So now that I have a few sources under my belt, let me attempt to formulate my opinion about unschooling from a Torah perspective.


There is the raging debate about how important skills are in a society that has google and wikipedia at its fingertips.  My personal opinion is that knowing facts is basically unnecessary, and if I were at a job interview and the interviewer asked me a fact question, I would whip out my smartphone (ok, I admit I don't have a smartphone) and look it up.  However, as a homeschooler, I have thus far made it a point to (pleasantly) drill the multiplication tables into my kids until they are fluent.  I feel similarly about skills (i.e., somewhat conflicted and contradictory ;).  I think, despite the plethora of translations, it is preferable for my kids if they are comfortable with the Hebrew (and Aramaic).  However, if I raise a generation of lamdanim who use a wide range of websites and translations while they excitedly look things up and think about and analyze chumash and gemara, I'm going to call that a win. (Stay tuned for my learning goals for the boys.)

Therefore, it is with hesitation, that I posit that maybe the recommendations of 5 for mikra, 10 for mishna, 15 for gemara refer to cognitive developmental phases (with some leeway, as the gemara says 6 or 7) and not to the age where they need to begin to acquire the skills necessary to read them (and I point out that gemara was written in the vernacular of the time).  So following those guidelines, we will plan to introduce those subjects at those ages.  However, it might be possible to not drill and not push the skills until the child is interested in acquiring those skills.  

(I fully respect that many people vociferously disagree and feel that imparting the skills is vital, and imparting them at a young age is vital.  This is a philosophical point of debate between unschoolers and other educators in general.  Remember, the beauty of homeschool is that YOU get to do what YOU want.)

Further, with the current technological availability of text and translation, it seems like more than ever we are not forced to spend hours focusing on that.  Just as before the printing press, MUCH focus and MANY hours were spent on memorization, and that has currently faded in importance (much to the dismay of those people who felt that memorization is good for the brain and that it is extremely useful to have large amounts of text memorized in the case of lack of availability, all of which I agree with in theory).  So, too, perhaps the hours and hours of drudgery that we spend learning to make a laining will become less in vogue as every school age child has the translation of torah and gemara at his or her fingertips.  And perhaps the skills that will be taught (as I maybe plan to teach my children) is to start with the sefer in pure original, and then use whatever resources at their disposal to understand it.

Again, translation is never as good as original.  And a person who is seriously involved in learning will need the skills.  I have noted before that the average yeshiva day school students spends 1st-12th grade banging his or her head against text, is frequently still unable to make a laining, and then goes to Israel for a year or two and learns skills there.  I say, unschool, have fun, skip the drudgery, and pick it up over the course of two years when you are older--IF you've been motivated to do so.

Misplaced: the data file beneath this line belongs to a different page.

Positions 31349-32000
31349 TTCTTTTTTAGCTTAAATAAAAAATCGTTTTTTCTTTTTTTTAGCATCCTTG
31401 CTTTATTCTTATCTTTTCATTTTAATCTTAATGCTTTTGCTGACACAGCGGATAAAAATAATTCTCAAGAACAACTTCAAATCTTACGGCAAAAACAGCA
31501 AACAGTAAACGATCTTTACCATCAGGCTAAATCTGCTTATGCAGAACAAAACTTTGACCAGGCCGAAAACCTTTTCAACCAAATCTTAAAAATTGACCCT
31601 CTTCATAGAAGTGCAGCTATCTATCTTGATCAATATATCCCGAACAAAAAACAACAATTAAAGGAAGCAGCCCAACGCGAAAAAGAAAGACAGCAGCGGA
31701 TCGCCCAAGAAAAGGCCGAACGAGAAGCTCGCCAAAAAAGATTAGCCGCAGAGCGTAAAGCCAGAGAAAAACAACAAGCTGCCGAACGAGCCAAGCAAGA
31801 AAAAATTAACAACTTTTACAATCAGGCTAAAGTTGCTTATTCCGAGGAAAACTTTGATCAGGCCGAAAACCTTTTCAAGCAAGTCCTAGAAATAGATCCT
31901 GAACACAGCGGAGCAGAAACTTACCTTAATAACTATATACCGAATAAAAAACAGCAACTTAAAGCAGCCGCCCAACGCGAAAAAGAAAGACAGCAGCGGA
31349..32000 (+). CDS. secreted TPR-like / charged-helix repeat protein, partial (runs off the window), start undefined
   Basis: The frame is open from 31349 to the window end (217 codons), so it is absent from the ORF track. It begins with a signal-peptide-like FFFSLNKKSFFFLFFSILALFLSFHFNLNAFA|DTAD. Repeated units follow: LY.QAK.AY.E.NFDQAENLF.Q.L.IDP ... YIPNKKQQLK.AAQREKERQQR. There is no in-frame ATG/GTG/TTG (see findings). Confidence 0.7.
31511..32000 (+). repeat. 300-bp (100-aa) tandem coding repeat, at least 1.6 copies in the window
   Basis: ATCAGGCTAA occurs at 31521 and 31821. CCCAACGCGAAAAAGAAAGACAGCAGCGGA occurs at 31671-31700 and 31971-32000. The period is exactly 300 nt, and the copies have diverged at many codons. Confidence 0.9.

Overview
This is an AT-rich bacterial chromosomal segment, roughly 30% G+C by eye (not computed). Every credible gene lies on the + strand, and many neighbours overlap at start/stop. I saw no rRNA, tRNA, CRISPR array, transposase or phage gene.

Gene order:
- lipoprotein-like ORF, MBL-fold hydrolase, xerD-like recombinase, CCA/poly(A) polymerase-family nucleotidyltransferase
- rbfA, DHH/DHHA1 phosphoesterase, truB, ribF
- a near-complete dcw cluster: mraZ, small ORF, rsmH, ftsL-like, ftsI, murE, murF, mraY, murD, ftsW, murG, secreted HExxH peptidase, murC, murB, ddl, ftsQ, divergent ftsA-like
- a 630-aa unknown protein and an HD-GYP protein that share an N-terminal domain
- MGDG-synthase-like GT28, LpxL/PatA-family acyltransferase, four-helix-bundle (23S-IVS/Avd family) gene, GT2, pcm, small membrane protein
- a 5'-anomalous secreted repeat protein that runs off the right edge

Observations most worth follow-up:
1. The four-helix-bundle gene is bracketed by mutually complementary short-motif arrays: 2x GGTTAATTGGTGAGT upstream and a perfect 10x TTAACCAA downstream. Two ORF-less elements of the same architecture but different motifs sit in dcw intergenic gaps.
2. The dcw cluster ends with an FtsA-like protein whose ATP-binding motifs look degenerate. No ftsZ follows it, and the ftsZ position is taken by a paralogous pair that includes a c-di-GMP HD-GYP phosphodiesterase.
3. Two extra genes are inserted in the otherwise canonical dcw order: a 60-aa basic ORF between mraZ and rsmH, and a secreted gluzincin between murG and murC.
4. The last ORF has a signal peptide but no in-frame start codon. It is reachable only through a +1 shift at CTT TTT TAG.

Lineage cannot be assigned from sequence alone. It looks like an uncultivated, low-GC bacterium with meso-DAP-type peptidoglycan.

Another issue that I wondered about is the Rambam's assertion that the children should learn the entire day and some of the night.  Maybe serious Torah study requires that many hours.  Is this really the standard for all children?  Even the less inclined??

He does give a reason: to teach them to learn in both day and night.  I think of the words of Shema, that certainly apply to unschooling: 

And you shall love Hashem your God with all your heart, and with all your soul, and with all your might. And these words, which I command you this day, shall be upon your heart.  And you shall teach them diligently to your children, and talk of them when you sit in your house, and when you walk by the way, and when you lie down, and when you rise up.


  1. I hope you don't mind, but I have "reviewed" this post and linked to it - with the strong exhortation that every one of my readers take a look at what you have to say here.
    Thank you... this is very well-said.

  2. Wow. Great post, Jessie! Here's the translation of that Rambam from Chabad.org:

    Children should be brought to study [under a teacher's instruction] at the age of six or seven, according to the child's health and build. Below the age of six, he should not be brought [to a teacher].

    A teacher may employ corporal punishment to cast fear upon [the students]. However, he should not beat them cruelly, like an enemy. Therefore, he should not beat them with a rod or a staff, but rather with a small strap.

    [The teacher] should sit and instruct them the entire day and for a portion of the night, to train them to study during the day and night. The children should not neglect [their studies] at all, except at the end of the day on the eve of the Sabbaths and festivals and on the festivals themselves. On the Sabbath, they should not begin new material. However, they should review what was learned already.

    The children should never be interrupted from their studies, even for the building of the Temple.

  3. i read this in mifgashim:

    "Owing to the magnitude of their illiteracy, American Jews have broken new ground in Jewish incompetence. Translation is an ancient Jewish activity, of course—the sanctity of the Hebrew language notwithstanding, the rabbis always insisted that Jews understand the sacred words that they read and hear and utter. Meaningfulness sometimes demands accommodations and adjustments, and we are the enemies of meaninglessness. But no Jewry has ever been as pathetically dependent upon translation as American Jewry.”

    I'd like to point out, though, that no Jewry has had access to such a wealth of translation, either. We are probably the generation that has memorized the least, too.